Shanghai Half Marathon 2011

Shanghai Half Marathon 2011.     Photo: Marc van der Chijs/Flickr

Running Boom Hits China

Marathons popular despite poor air quality

When a marathon in Hong Kong opened its online registration in October, the website crashed within five minutes because 30,000 people tried to register. Chinese marathons with servers that can handle the demand have been seeing their quotas filled in hours.

Just as running experienced an upsurge in popularity in the United States during the 1970s, running is becoming exponentially popular in China. On average, three marathon are held a month on the Chinese mainland. There were three time as many marathons in 2013 as there were in 2010.

Popularity continues to rise even when smog levels reach record highs.

Approximately 35,000 runners from 84 countries ran in the Shanghai International Marathon on December 1, according to the People's Daily newspaper. On the same day, Shanghai air levels reached record highs, surpassing "heavily polluted" and drifting into "severely polluted." The Shanghai Environmental Monitoring Center reported pollutant levels as more than 10 times the World Health Organization's threshold.

U.S. citizen Bridget O'Donnell ran in the Shanghai Marathon and told Bloomberg News she noticed other runners wearing face masks for the first time.

"The sky was pretty bad," O'Donnell said the day after the race. "It didn't really affect me during the race but toward the end of the race I started to feel a little sick. After the race and today my lungs are really hurting."


News Outside Online

Dyer's Pretty Faces is now on Kickstarter     Photo: wojciech_gajda/Thinkstock

All-Female Ski Film Hits Kickstarter

Lynsey Dyer's "Pretty Faces" aims to inspire the next generation of women

Lynsey Dyer, a pioneer of the big mountains, sets out to make Pretty Faces, an all-female ski film that will celebrate and encourage the next generation of ladies on the slopes. Pretty Faces has landed on the crowd-funding site, Kickstarter, with a goal of  $60,000 in the next 27 days. 

According to the Kickstarter, nearly 40 percent of the skiing population is female, while only 14 percent of major ski film athletes are women—a new record this year. Both of these statistics are on the rise, and Dyer sees a real opportunity to jump in and share her experiences as a female star in the ski world.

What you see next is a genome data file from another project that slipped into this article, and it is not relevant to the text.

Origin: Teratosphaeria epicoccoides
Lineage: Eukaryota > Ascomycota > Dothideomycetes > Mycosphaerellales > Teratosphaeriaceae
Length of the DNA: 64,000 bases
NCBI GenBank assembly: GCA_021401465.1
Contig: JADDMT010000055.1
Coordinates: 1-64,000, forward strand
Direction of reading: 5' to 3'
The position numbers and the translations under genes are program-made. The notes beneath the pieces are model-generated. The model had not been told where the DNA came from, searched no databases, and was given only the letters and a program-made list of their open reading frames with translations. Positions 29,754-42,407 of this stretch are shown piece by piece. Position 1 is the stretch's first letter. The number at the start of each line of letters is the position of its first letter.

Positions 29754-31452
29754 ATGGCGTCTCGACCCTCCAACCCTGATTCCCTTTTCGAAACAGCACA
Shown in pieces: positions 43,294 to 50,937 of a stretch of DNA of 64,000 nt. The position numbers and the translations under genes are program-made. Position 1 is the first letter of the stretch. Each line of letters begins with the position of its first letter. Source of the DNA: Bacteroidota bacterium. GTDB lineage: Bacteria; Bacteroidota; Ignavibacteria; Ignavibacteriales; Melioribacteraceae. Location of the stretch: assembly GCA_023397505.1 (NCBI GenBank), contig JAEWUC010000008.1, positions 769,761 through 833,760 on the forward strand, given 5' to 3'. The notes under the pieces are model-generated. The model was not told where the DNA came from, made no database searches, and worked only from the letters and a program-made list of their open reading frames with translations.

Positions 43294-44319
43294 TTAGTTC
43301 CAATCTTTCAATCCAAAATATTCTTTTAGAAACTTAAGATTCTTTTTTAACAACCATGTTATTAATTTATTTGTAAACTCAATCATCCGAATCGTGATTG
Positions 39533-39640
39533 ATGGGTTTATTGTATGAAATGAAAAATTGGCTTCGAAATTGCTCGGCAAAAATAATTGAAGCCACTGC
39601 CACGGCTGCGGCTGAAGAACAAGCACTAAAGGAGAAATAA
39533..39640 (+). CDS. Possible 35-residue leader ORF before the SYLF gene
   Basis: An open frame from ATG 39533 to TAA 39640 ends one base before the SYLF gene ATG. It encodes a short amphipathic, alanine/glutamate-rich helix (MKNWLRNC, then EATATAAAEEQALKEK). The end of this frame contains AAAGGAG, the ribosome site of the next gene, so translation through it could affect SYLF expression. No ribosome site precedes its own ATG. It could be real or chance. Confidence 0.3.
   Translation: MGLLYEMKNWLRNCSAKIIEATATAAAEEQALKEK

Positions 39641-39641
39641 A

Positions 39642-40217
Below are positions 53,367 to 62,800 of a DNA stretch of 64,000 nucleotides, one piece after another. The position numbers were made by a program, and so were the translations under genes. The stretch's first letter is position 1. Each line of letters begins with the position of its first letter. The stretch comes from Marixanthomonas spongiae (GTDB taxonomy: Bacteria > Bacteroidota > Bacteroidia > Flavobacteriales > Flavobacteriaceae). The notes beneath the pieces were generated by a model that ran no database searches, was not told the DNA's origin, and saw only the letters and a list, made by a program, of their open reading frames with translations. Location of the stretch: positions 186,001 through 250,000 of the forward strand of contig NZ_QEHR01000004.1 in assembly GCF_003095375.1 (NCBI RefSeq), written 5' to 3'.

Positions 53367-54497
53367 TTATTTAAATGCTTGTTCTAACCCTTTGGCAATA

“Young girls need more positive role models to offer then an alternative to the world of skinny jeans, reality TV and fashion magazines. We aim to provide a positive source of inspiration for young girls first and foremost,” reads an excerpt from the Kickstarter page.

Dyer has recruited an all-star team to make the film a reality. Ben Ford, a National Geographic filmmaker, will lead the camera crew while athletes and friends such as Ingrid Backstrom, Rachael Burks, and Sally Fracnklyn will fill out the cast.


USDA fined Harvard $24,000 on Wednesday for repeated animal welfare violations, including the deaths of four monkeys.     Photo: Photo: Kevin Jones/Flickr

Harvard Fined $24K for Monkey Deaths

Med school guilty of multiple animal welfare violations

Since 2011, four monkeys have died at a Harvard Medical School research center. Two died of dehydration, another was killed by an overdose, and the fourth strangled to death on a chain hanging in its cage. 

As a result of these repeated animal welfare violations, the U.S. Department of Agriculture fined the university $24,000 on Wednesday. The USDA cited Harvard for 11 incidents, including several pointing out that staff members weren’t properly trained to handle the animals, Reuters reports.     

The decision to fine the university comes after a probe into primate mistreatment at its research centers in Massachusetts, one of which Harvard already planned to close for financial reasons.

Harvard released a statement agreeing to the fine. "The leadership of the School cares deeply about upholding exemplary standards of care," it said.

But the animal welfare advocacy group PETA worries that the fine isn’t enough to protect the primates. "For an institution that receives $185 million annually in taxpayer funds alone, half of which is used for experiments on animals, a $24,000 fine for years of abusing and neglecting monkeys won't motivate Harvard to do better," a statement said